Much of the time, we compartmentalise God and do not integrate God into our activities. Hence, we associate Sunday and church with God. Monday and office are not of  God. It should not be God versus office, money, stocks and shares, technology, handphones, and so forth. It should be God + office, God + money, God + stocks and shares, God+ technology and handphones, and God+ home.

The common denominator to all our activities and concerns is therefore God. Simplicity arises from integration into a common denominator. God-centred simplicity requires cultivation of the discipline of putting God into every area of our lives.

The cultivation of sanctification

Extreme volatility and complexity lead us to emphasise the immediate or the short-term. How does a vision of Jesus Christ give us the capacity to withstand the tyranny of the urgent?

The first stage is when we love self. Such love is not as selfish as it seems, for many of us do not love ourselves enough. We are continually looking outwards that we do not look inwards to appreciate who we are.

In Psalm 139, knowing that it is God who made and sustains us will move us on to love God for what God can do for us. This is the stage where most Christians are today. They depend on God to be by their side, to help and advise. This is needful love.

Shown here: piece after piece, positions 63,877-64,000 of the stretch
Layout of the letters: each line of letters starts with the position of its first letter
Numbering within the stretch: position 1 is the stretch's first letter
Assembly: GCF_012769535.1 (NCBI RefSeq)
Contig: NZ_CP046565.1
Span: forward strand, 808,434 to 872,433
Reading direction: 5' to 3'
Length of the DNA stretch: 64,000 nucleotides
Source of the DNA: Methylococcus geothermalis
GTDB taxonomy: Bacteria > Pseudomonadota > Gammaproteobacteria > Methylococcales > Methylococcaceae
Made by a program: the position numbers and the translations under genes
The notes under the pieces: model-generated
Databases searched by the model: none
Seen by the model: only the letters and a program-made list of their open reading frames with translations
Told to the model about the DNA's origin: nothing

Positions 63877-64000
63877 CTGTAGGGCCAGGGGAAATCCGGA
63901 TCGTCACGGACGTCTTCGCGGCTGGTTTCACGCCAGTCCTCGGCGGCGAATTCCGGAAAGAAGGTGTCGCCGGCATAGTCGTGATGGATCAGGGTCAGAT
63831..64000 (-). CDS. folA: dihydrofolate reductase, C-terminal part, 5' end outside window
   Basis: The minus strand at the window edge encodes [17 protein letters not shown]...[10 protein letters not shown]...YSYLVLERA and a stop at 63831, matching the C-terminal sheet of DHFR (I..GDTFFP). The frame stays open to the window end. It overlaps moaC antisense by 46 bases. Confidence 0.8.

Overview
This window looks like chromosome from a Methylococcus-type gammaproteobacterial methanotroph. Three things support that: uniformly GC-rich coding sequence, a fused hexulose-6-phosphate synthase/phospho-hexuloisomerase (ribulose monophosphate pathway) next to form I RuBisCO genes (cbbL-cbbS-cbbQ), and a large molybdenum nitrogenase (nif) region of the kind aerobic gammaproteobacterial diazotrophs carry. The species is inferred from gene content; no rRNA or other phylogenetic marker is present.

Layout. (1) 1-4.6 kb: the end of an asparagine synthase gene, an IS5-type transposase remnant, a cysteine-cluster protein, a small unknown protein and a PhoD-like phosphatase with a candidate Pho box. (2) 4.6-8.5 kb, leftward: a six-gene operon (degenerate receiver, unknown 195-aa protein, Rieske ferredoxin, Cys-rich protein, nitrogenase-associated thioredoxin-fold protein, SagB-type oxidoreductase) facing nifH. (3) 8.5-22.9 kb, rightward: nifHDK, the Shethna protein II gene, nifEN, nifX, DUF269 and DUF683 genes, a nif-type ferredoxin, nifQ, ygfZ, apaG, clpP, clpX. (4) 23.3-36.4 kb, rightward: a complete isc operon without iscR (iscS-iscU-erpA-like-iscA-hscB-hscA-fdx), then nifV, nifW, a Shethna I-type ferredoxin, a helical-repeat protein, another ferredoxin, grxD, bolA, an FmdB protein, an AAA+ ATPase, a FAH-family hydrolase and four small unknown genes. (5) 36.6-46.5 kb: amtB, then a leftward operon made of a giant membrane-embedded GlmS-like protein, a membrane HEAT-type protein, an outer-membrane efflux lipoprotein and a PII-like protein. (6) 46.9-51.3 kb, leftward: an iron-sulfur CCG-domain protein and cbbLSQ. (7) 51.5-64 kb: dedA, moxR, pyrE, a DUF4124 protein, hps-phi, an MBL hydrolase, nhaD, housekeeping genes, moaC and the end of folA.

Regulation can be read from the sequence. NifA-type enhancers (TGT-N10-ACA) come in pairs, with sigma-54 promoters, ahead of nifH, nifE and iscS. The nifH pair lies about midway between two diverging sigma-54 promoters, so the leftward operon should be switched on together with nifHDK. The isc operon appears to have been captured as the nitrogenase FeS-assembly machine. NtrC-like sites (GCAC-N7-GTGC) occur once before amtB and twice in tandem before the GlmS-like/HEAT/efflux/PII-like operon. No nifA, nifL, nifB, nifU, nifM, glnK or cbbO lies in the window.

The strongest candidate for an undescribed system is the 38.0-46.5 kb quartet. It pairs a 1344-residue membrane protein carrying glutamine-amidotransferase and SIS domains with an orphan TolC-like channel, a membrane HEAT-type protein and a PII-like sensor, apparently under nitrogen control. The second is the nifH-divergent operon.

The third stage of love is where we love God for God’s sake. This is appreciative love, enabling us to praise God even when God does not seem to bless us. In this stage, we see God even in “bad” circumstances. We bless God in difficult times, knowing that there is a God in control.  

There is yet a fourth stage: Loving self for God’s sake. It is looking at ourselves from God’s perspective, which is totally different from ours. That is why very few Christians reach this stage, if ever at all in this lifetime. 

God sees us as wretched and miserable, and yet capable of being crowned with glory and honour.

What does God see in us? He sees us as wretched and miserable, and yet capable of being crowned with glory and honour. In Psalm 8, we are lifted from where we are and challenged to be at the place where God is, seeing everything including ourselves from God’s perspective.

Romans 8 is where Paul challenges us to be led by the Spirit of God so that we can be sons or daughters of God.